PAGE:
Segregated Cycling in Kingston

Given the watered down draft for Portsmouth Road in the mini-Holland programme, you might be forgiven for thinking that Kingston Council didn’t know what a segregated cycle lane is. Yet Kingston already has some segregated cycling infrastructure. These are by no means great, as they are typically short and often feature pedestrians walking down them. But they do get you out of the way of traffic for at least five seconds. So, let’s take a look at what exists right now.

Highlighted cycle routes
Highlighted cycle routes

Firstly, in blue, there’s the Richmond Road bypass toward  the station. Running parallel to the road leading into Kingston town centre, this allows cyclists to safely pass queuing traffic. The lanes themselves are fine, but crossings are problematic with the usual mix of cycling and pedestrian infrastructure that dumps riders out by the station in a shared space convenient for the police to ticket confused cyclists.

Richmond Road cycle contraflow
Richmond Road cycle contraflow
Kingston Station plaza
There’s a cycle route here somewhere

Interestingly, Kingston’s cycling document used a picture of the segregated lane as an area where pedestrians filled the cycle path. The solution was clearly to remove the cycle path and have nobody happy.

Crossing Kingston’s urban motorway leads to Fife Road, in orange on the map above. This road is mostly one way for car traffic, but suffers from having street parking next to the town centre and therefore a fair number of traffic movements.
The segregation here forms a narrow lane, coming on and off the pavement. Amusingly, this was rebuilt some time ago, having to hastily add ramps so cyclists could move up and down the kerbs from road to pavement level.

A half-done job
A half-done job

This is segregation done on a completely half-hearted manner. The segregation moves into a painted lane that comes between oncoming drivers and parking spaces, nicely placing cyclists in the door zone. Of course, when a driver absolutely must move across the cycle path into a parking space, it is the cyclist who is expected to brake.

Door zone cycle path
Door zone cycle path

And then, at the end of the road, the cycle path simply disappears. A tiny sign on a bollard indicates a shared path, but this is far from clear.

The final route runs past Kingston’s famous red phone boxes, which have a short cycle path running behind it. This drops into a car clogged cul de sac, with frequent conflict with lorries arriving for the various furniture stores and Wilcos.

At the other end of the road is a traffic island, with separate pedestrian and bike areas. It’s clear which traffic mode is preferred, as the double crossing makes it very rare for cyclists and walkers not to face at least one stop, unlike road traffic which stops once at most.

One set of lights for motor traffic, two for bikes and pedestrians
One set of lights for motor traffic, two for bikes and pedestrians

The short area of cycle path is particularly crap when heading into town. Cycles must give way to road traffic, which requires cyclists to turn their head right round to check for traffic behind them.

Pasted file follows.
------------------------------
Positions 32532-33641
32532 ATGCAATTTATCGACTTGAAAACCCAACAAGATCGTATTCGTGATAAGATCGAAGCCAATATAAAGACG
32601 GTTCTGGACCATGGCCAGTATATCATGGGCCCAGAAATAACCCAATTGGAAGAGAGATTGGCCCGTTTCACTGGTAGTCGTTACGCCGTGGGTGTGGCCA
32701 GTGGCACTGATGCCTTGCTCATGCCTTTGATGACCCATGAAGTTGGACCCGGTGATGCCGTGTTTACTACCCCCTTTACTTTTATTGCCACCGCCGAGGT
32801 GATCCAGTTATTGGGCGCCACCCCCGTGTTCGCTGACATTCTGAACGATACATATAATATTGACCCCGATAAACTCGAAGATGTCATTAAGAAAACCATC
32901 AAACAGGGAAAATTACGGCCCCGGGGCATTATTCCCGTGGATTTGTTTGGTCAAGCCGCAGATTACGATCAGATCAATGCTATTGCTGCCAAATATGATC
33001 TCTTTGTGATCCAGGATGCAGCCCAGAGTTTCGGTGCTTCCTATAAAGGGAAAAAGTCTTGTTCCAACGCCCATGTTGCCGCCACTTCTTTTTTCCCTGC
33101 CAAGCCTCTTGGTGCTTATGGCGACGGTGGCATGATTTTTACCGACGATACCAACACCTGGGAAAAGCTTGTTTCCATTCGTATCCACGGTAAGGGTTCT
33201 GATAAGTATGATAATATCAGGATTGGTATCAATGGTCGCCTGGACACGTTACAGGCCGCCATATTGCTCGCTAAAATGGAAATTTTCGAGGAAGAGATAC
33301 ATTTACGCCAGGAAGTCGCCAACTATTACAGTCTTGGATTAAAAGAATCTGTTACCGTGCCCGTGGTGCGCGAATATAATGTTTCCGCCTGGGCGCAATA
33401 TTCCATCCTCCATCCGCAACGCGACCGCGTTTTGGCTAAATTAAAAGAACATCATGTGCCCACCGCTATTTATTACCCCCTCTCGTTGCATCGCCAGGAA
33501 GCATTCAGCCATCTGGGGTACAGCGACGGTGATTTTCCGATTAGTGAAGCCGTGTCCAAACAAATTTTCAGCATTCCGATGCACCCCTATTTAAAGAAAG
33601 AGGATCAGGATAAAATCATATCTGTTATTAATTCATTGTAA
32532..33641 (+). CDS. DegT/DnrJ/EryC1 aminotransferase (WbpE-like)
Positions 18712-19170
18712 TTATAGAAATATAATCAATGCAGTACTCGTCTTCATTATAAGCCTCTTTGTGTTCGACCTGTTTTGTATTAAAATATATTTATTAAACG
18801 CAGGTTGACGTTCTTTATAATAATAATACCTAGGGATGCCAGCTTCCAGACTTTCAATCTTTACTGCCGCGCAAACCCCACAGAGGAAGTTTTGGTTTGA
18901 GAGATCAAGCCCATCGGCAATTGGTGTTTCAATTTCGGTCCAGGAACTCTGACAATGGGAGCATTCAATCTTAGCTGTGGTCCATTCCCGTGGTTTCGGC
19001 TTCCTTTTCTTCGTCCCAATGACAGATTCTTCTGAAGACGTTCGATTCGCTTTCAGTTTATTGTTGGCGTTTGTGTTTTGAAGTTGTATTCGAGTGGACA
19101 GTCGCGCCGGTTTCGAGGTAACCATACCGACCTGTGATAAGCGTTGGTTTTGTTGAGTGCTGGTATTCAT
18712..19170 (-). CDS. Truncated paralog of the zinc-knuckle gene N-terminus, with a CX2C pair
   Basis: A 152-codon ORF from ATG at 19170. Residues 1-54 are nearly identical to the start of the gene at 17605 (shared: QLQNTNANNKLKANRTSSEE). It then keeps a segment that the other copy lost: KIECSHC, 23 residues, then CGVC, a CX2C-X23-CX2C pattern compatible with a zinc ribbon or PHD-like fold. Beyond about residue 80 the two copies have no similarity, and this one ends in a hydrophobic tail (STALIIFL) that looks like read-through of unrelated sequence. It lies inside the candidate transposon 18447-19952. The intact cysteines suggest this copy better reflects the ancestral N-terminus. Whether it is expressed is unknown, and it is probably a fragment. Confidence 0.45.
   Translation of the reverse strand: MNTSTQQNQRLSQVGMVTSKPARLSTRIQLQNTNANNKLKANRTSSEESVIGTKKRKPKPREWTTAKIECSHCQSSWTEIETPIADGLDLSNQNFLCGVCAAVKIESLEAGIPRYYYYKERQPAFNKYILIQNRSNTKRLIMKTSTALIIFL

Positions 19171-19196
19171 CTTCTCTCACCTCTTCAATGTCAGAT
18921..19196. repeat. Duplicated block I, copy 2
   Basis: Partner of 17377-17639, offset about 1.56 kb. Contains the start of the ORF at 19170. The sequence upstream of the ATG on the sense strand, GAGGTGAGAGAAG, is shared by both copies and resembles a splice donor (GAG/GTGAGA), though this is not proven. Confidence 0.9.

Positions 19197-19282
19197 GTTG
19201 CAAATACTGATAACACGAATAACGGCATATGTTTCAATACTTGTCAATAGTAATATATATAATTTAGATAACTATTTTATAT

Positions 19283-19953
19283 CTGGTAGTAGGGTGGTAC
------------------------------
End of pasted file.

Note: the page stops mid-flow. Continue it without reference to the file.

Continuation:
This sounds reasonable to a car driving road engineer, but it’s crap when attempted with a child on the back of your bike. Essentially, it’s a stop sign. Given that this road is a through road for bikes and a dead end for motorised traffic, this is extremely poor road design.

Poor design
Poor design: The road ends 10 metres to the left of this picture

Continuing past the school is more segregation into a quiet road, which makes up a largely unmarked cycle route. However, the segregation has been granted at the expense of pedestrians, making a mess of the pavement. Consequently, pedestrians frequently walk in the cycle path, rendering it pointless.

These isolated paths have potential. But they’re not well used right now because at best they only provide safety and convenience for part of a journey. At worst they are pointless and dangerous. Subjectively, it feels that the planner had a good idea, but never actually thought to test their design.

Clearly there was once a plan for cycling in Kingston. The goal now must be to finish the job, in a high quality manner that actively encourages cycling by people of all ages and speeds. The armadillo and magic paint proposal for Portsmouth Road will not move towards this goal and must be re-thought.

All images (c) Google Maps

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Response to Portsmouth Road Consultation

Consultation on Portsmouth Road Mini-Holland Proposals

The consultation period for the Portsmouth Road mini-Holland proposals is now open. This proposal has been significantly downgraded from the original proposal which provided a fully segregated cycle path.

Please submit a response, bearing in mind that Kingston council’s stated aims of a mini-Holland project are:

  • to improve the cycling experience for people travelling within and through the borough
  • to encourage more people to cycle more often
  • to make better use of the existing road network, so we can cope with population growth
  • to redesign the highway to cater for the needs of all road users and improve interaction between cyclists, drivers and pedestrians
  • to reduce dangers to all road users

In my view this revised proposal fails on all counts. While that part of the proposal nearest Surbiton is segregated and would meet the above criteria, the proposed upgrade rapidly descends to using paint and armadillos to protect cyclists.

Paint has long been shown to be useless in protecting cyclists from motor traffic. Armadillos have been used elsewhere, but have been unable to withstand being next to traffic for long. Neither measure will persuade potential cyclists that they are safely separated from heavy motor traffic.

My responses to the consultation are below. A couple of points.